How many other new nurses feel isolated in their struggle and drive to work with that sickening feeling of dread at the pit of their stomach?
New nurses are not prepared to care for a team of high acuity, complex patients with multiple co-morbidities. It’s no wonder they feel overwhelmed.
It’s widely agreed in the literature that nurses do not achieve initial competency until their second to third year.
But a six month old nurse is given the same patient load as a six year old nurse. It’s not uncommon for a brand new nurse to find him or herself working nights in ICU, surrounded by….other new nurses.
Connect the Dots
New nurses cannot yet connect the dots, but there is an expectation that they should.
In the taxonomy of learning new nurses are at the knowledge and understanding phase. Having knowledge is different from applying knowledge.
When nurses graduate, they are optimistically brimming over with book knowledge. But patients haven’t read the book and don’t follow algorhythms.
Pattern recognition, which is a construct of critical thinking, takes time, takes experience, and takes more than six months.
I’ll never forget being at the nurses’ station when I happened to look up into a pt’s room straight across the hall. He had “The Look”. At that same moment, his nurse walked by, glanced in, and kept on walking without a pause. I bolted, yelling for someone to get the crash cart.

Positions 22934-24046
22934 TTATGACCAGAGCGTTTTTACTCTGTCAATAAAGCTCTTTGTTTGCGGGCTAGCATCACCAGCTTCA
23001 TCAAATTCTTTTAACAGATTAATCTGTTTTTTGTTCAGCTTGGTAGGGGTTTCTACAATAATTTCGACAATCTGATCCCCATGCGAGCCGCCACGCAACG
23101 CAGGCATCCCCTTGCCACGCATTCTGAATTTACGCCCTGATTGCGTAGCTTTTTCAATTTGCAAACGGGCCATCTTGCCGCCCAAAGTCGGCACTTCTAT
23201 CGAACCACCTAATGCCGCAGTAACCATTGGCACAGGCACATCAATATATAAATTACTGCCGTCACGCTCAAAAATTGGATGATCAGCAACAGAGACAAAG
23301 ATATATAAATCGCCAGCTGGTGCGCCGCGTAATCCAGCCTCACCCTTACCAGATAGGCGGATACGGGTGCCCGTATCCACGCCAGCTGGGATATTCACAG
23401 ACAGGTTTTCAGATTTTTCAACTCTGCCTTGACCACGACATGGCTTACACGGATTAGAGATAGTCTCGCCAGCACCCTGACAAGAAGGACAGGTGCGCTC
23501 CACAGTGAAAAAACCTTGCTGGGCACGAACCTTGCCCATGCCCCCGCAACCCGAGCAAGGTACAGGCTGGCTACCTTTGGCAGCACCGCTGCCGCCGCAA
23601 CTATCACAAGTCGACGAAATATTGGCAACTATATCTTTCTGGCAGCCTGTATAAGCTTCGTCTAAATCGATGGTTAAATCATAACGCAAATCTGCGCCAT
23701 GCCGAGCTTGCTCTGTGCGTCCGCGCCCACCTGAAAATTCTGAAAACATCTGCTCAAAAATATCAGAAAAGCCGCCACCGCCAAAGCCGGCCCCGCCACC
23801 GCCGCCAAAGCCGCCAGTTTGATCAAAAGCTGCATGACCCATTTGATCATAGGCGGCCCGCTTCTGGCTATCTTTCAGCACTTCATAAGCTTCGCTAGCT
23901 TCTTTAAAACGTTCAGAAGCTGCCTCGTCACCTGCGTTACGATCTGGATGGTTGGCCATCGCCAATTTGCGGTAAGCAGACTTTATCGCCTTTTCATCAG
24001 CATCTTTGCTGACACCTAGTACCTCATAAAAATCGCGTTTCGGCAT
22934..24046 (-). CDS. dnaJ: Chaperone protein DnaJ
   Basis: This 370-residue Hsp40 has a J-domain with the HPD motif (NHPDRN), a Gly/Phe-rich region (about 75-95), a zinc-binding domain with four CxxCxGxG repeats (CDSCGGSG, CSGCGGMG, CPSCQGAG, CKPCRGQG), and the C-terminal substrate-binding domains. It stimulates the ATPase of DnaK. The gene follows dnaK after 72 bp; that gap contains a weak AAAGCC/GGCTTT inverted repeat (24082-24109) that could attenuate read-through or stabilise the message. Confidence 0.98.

She had not yet learned to recognize “The Look”.
Within nursing, calling another nurse “task-oriented” is a criticism. It means focusing on a task to the exclusion of seeing the big picture. This may be a fair criticism for an experienced nurse but not for a new nurse. It’s natural for nurses to be task oriented when they are first learning. It’s how we learn.
An earnest new nurse, intently focused on passing her 0900 meds and anxious because it’s now 0945, answers her phone. It’s Lab calling with a report of a potassium of 5.0. She says “I can’t take this now. I’m passing meds.” Dutifully she passes her meds, including potassium, to the patient. She calls Lab back. “What was it you wanted to tell me?”